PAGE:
The study on the determinant of audit firm rotation will be if immense benefit to the non-financial sector in Nigeria by looking into the non-financial sector in Nigeria; considering the problems faced by the non-financial sector in Nigeria. The study will examine the concept of audit, and audit firm rotation and also establish audit firm rotation and the non-financial sector nexus in Nigeria. The study will serve as a repository of information to other researchers that desire to carry out similar research on the above topic. Finally the study will contribute to the body of existing literature and knowledge in this field of study and provide a basis for further research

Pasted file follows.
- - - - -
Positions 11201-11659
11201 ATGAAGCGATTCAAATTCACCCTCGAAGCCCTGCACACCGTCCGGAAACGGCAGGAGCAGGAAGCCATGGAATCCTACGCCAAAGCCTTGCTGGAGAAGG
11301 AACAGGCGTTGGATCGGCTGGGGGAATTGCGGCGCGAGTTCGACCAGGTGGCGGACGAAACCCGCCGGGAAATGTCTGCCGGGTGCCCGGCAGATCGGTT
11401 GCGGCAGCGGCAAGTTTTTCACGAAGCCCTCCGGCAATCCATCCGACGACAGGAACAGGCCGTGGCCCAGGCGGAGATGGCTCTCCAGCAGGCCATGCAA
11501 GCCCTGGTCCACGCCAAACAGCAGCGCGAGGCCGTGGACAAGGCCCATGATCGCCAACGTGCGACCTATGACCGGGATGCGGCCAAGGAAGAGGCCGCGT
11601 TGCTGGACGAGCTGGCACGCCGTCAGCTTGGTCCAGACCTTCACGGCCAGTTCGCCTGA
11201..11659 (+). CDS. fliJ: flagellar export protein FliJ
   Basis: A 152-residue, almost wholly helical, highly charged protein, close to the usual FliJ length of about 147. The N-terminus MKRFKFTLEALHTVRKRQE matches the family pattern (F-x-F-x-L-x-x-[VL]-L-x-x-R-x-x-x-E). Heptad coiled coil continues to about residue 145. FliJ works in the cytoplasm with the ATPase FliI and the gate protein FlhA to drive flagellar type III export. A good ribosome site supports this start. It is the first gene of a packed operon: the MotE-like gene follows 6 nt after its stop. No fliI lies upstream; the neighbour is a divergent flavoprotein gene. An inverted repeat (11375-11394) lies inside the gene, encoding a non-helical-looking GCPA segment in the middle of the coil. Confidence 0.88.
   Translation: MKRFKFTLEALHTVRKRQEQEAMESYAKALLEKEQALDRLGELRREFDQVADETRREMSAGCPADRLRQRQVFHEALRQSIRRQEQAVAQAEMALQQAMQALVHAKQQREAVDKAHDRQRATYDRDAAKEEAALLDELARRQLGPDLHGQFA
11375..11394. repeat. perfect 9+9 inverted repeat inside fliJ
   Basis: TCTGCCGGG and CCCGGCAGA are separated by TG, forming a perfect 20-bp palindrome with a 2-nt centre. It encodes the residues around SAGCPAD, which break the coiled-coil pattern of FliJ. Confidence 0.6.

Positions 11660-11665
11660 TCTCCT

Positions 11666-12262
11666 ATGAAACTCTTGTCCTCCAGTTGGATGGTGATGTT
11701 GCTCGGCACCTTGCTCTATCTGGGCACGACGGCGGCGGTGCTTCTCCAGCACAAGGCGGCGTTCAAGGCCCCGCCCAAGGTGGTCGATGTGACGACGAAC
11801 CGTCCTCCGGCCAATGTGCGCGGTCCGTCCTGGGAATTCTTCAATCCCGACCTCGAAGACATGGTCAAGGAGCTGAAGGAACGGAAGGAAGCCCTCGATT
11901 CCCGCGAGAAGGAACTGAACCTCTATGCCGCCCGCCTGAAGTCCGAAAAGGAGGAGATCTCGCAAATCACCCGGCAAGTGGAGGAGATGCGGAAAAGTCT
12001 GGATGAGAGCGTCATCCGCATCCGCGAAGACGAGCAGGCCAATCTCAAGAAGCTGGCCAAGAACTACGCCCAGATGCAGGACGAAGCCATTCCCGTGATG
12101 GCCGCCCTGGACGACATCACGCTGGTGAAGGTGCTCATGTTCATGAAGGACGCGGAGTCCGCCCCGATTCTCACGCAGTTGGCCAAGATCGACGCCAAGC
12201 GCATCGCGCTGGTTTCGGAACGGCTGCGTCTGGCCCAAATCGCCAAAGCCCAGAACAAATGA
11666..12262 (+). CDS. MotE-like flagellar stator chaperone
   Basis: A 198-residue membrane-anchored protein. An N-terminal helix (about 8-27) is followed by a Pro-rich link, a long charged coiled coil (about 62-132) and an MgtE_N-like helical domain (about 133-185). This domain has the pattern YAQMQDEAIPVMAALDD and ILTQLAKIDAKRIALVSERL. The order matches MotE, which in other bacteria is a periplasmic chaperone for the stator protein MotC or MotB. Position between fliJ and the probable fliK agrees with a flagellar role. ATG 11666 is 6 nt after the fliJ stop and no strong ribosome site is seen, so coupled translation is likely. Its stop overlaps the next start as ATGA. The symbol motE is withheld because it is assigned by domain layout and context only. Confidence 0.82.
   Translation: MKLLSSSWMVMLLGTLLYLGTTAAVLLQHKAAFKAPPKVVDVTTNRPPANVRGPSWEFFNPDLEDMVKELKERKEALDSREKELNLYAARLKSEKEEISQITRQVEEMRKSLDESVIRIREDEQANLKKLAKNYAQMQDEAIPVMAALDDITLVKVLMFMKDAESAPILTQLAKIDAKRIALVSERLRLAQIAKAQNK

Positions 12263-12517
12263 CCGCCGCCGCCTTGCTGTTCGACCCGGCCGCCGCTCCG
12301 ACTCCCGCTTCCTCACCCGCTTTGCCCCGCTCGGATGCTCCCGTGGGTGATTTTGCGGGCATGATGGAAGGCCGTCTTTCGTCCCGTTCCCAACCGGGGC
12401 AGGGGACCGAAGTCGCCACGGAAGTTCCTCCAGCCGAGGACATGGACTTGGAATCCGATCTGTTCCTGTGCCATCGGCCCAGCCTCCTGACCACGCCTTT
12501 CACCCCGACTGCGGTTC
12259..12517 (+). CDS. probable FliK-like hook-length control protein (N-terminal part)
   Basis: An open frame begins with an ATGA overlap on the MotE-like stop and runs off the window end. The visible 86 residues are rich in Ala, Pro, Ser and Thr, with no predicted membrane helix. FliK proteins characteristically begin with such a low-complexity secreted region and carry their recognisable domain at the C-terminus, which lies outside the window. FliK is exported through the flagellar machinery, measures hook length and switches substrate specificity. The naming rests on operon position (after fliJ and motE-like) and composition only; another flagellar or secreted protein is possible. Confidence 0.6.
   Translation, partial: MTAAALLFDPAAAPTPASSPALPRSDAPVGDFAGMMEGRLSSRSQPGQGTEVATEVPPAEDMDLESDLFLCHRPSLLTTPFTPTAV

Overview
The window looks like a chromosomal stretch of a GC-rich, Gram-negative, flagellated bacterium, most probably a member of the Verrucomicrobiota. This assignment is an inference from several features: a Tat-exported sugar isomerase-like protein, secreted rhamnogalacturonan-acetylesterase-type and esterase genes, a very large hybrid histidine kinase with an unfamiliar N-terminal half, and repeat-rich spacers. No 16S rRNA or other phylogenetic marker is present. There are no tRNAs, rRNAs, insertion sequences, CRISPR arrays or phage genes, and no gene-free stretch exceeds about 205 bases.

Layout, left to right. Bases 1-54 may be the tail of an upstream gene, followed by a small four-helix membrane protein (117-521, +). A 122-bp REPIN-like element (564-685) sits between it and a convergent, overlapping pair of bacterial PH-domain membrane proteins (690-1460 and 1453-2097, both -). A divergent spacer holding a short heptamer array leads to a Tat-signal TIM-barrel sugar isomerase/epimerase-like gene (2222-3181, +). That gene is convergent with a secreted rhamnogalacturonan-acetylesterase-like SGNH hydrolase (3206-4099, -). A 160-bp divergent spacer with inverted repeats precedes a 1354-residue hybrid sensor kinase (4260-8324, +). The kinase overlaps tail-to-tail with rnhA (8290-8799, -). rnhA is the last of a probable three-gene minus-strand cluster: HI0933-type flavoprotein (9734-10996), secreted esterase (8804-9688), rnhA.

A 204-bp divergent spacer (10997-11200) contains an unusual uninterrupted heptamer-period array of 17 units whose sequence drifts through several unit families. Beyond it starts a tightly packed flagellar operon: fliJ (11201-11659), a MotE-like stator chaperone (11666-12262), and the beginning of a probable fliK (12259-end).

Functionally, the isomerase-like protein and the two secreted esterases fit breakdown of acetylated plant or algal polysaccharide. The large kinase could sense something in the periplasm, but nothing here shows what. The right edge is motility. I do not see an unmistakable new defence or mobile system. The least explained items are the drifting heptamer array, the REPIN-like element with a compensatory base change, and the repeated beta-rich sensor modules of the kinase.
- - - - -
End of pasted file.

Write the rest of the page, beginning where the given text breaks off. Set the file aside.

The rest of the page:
1.7 SCOPE OF STUDY

The study will cover on the determinant of audit firm rotation in the non-financial sector in Nigeria from 2000-2017

1.8 LIMITATION OF STUDY

Financial constraint- Insufficient fund tends to impede the efficiency of the researcher in sourcing for the relevant materials, literature or information and in the process of data collection (internet).

Time constraint- The researcher will simultaneously engage in this study with other academic work. This consequently will cut down on the time devoted for the research work

1.9 DEFINITION OF TERMS

Auditor independence: Auditor independence refers to the independence of the internal auditor or of the external auditor from parties that may have a financial interest in the business being audited.

Audit firm rotation: is a limit on the period during which an accounting firm may be the auditor of record